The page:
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Siege | Live Review, Audio, Glasgow 17/09/17

The legendary Siege playing Glasgow? Be rude not to head to that.

An unquestionably influential hardcore band from Weymouth, Massachusetts, Siege were a product of, and also apart from, the Boston hardcore scene.

Influenced by the likes of Minor Threat and Bad Brains, Bostonians like SS Decontrol, Negative FX and DYS took the short, sharp anger of the music and moulded it into something much more nihilistic, more self righteous (owing to the straight edge culture that Boston embodied).

Siege took influences from these bands, as well as the powerful and violent music of Negative Approach and Deep Wound, and what they gave birth to was a version of hardcore that upped the ante in terms of speed and aggression, but also had a metallic tinge to it that could be appreciated by the burgeoning death metal scene.

Their demo, ‘Drop Dead’, has been acclaimed as a landmark release for power violence, a stepping stone for grindcore and the fastest record ever (according to Lars Ulrich in 1987).

Various reunions and splits have led to this incarnation of the band (with only drummer Rob Williams and guitarist Kurt Habelt remaining from the original line up). Billed as their final European tour (even though they’ve never actually properly toured Europe before), I had to make the effort.

4 x Wheelchair

Opening the show are local two piece Wheelchair Wheelchair Wheelchair Wheelchair.

Despite their appalling name, they are a fearsome proposition live.

They being with a slow, almost post rock, riff and gentle drumming which, although doesn’t build to anything, does produce a docile gentility which contrasts nicely with the brutality they display throughout the set.

On record, the band have a bad tendency to fuck about and coat the music in muddy echo and samples, nullifying the power they display live.

Drummer Bobby King is an utter beast, blasting and beating the skins with brute force, while guitarist Stuart Finnie’s tone and growl compliments this. If they can capture this on a recording without being silly, that would be some record.

Endless Swarm

Despite cancelling their Irish tour due to personal circumstances, Edinburgh’s Endless Swarm are in savage form on Audio’s stage. Like Wheelchair x4 before them, there’s no fucking around live.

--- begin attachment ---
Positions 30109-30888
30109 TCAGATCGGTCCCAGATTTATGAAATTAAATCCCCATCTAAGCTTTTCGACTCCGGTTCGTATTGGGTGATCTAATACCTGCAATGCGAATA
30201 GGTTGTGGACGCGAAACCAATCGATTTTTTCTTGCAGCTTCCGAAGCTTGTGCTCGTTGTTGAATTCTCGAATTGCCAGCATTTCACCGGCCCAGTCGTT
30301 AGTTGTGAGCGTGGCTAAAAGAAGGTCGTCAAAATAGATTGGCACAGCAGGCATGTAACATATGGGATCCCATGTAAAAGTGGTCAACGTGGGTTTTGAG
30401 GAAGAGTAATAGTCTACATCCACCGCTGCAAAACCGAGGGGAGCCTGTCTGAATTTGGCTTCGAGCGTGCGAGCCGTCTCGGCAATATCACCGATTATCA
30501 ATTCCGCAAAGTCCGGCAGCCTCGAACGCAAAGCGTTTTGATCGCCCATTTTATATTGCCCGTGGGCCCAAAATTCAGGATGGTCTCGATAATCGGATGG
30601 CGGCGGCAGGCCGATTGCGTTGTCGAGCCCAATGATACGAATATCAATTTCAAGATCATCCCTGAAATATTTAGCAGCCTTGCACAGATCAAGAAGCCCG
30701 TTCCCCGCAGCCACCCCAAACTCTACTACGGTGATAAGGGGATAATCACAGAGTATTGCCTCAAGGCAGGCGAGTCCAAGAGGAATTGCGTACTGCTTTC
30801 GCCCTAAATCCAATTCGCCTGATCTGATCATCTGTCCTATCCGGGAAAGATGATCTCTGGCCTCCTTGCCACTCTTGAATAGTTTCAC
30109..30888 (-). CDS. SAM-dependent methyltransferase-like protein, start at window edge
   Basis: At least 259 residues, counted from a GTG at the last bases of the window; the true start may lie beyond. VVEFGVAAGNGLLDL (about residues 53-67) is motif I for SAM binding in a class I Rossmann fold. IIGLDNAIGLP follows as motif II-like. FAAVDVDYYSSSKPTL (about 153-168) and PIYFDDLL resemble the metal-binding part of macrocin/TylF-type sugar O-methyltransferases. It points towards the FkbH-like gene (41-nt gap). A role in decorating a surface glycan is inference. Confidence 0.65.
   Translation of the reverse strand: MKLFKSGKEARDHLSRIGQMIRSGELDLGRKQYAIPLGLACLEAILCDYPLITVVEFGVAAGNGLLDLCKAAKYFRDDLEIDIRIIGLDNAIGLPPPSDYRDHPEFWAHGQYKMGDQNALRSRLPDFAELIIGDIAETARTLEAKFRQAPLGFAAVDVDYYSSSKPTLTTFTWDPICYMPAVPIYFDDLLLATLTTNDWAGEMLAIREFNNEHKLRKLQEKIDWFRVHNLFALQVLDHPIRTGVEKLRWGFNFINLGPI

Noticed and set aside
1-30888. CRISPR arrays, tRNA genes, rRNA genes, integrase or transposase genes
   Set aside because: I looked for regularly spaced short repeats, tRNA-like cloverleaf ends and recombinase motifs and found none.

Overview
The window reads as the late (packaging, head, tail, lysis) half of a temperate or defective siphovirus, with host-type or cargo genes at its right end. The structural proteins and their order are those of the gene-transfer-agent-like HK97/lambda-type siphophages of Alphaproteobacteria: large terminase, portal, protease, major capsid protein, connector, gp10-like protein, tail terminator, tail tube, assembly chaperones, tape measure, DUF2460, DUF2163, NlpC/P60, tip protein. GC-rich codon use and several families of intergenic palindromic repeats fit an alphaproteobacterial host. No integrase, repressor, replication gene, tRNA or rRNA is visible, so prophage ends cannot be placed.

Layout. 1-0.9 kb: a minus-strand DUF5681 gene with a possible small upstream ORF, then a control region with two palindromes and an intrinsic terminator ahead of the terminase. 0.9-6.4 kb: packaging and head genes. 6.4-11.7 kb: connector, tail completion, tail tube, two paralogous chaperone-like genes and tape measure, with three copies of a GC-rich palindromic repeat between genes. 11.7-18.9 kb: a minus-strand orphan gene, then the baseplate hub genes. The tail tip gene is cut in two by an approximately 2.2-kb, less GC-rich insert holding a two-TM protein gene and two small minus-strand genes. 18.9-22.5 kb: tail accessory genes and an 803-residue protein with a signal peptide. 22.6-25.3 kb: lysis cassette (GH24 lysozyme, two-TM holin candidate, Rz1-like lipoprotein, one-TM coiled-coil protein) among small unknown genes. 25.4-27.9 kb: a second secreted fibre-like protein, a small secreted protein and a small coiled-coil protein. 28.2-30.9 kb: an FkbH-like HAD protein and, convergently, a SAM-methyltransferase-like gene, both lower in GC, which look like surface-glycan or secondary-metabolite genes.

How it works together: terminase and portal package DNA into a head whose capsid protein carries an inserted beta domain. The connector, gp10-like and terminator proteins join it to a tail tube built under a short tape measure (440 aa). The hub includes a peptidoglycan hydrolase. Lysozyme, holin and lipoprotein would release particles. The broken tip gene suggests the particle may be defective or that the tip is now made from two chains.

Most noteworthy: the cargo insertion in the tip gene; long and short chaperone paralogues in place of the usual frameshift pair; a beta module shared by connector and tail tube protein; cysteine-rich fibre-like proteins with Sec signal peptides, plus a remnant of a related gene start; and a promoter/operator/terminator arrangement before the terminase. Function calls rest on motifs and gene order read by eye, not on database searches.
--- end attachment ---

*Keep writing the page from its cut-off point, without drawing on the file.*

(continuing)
Just simple, brutal outbursts of powerviolence. But there’s enough groove in the slower segments to reinforce their power.

There’s always a danger when having two or more bands of this genre on the same bill can be wearing on the audience, especially if the bands are more identikit than individual.

But Endless Swarm don’t have that problem, thanks to well written songs with structure and are delivered by a tightly rehearsed band (Alex Sharp is a revelation on bass, such a gnarly tone) and a front man (Graham Caldwell) whose anger during the set can be unsettling at times.


Siege take to the stage and proceed to blast their way through a fourteen song set.

The energy and nastiness on show belies the ages of the band members (Williams is proof that age shouldn’t temper drumming speed). New members Mark Fields and Chris Leamy pile on more intensity just in case you thought there wasn’t enough in the first place.

It’s a strange, yet life affirming, feeling seeing a band you never thought you’d get the chance to see play songs that are almost akin to the Dead Sea Scrolls for pv/grindcore. Hearing ‘Conform’ (with THAT bass intro), ‘Conform’, ‘Drop Dead’…astonishing stuff.

Placing it within the context of having two younger bands play before them, Siege do not sound remotely dated (although they’re clearly not as fast as the preceding two acts) and nor do they sound phoned in. This is still vibrant music inspiring so many people.

Closing the set with ‘Grim Reaper’, this detour into Lydia Lunch No Waveesque noise is played in Audio with a set of bagpipes instead of a saxophone.

The drone from the bagpipes overpowers the PA at several points, and sounds utterly mind blowing. The band dig in on the groove, hammering away until the final note, where they all look drained.

An encore of ‘It’s No TV Sketch’ by Discharge is maybe a wrong step, as it’s a faithful rendition and seems out of kilter with the rest of the set due to it’s (compared to Siege) mid tempo. But it’s a reminder that this music did not come out of a vacuum, so props to the band for the tribute.

Triumphant result all around.

Christopher Owens ::: 21/09/17
Pics Stuart Finnie

  1. Saw Endless Swarm in Birmingham. Brilliant group

  2. Why can no one ever talk about a hardcore band without naming at least half a dozen other hardcore bands?

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